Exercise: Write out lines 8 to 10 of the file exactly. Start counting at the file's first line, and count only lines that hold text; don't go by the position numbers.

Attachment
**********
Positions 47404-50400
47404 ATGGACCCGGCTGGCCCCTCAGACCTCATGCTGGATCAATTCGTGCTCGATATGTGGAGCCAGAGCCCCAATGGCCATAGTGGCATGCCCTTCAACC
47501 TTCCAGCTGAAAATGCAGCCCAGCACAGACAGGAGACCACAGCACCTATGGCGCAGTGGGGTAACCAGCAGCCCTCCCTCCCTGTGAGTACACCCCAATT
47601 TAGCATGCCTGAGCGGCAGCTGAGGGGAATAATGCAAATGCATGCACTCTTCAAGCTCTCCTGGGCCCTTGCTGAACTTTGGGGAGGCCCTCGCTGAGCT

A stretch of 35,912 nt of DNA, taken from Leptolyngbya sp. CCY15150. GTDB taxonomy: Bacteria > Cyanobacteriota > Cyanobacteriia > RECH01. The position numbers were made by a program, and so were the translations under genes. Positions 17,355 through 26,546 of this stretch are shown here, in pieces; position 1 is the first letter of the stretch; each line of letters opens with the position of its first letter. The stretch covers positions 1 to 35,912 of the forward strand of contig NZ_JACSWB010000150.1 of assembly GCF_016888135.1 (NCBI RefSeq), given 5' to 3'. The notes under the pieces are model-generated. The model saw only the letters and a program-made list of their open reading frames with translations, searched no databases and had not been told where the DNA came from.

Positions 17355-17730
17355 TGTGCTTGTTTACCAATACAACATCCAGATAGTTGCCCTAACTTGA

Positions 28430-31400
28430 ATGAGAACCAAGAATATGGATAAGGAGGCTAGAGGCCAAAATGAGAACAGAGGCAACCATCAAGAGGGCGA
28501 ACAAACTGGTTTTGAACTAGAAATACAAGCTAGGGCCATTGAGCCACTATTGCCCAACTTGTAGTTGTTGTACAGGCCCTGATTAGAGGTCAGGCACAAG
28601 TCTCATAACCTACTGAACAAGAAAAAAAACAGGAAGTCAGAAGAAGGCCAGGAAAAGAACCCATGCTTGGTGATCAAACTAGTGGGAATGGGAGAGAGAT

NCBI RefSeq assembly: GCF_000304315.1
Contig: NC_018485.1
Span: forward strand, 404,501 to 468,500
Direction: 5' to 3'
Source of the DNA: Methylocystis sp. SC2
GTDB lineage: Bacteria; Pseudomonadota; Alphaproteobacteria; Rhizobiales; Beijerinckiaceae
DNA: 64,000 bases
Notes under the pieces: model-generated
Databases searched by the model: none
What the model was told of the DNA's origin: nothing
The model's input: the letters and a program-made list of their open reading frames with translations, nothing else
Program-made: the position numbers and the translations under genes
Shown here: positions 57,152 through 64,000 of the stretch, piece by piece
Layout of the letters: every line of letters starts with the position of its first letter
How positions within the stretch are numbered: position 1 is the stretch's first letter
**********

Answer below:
Positions 28430-31400
28430 ATGAGAACCAAGAATATGGATAAGGAGGCTAGAGGCCAAAATGAGAACAGAGGCAACCATCAAGAGGGCGA
28501 ACAAACTGGTTTTGAACTAGAAATACAAGCTAGGGCCATTGAGCCACTATTGCCCAACTTGTAGTTGTTGTACAGGCCCTGATTAGAGGTCAGGCACAAG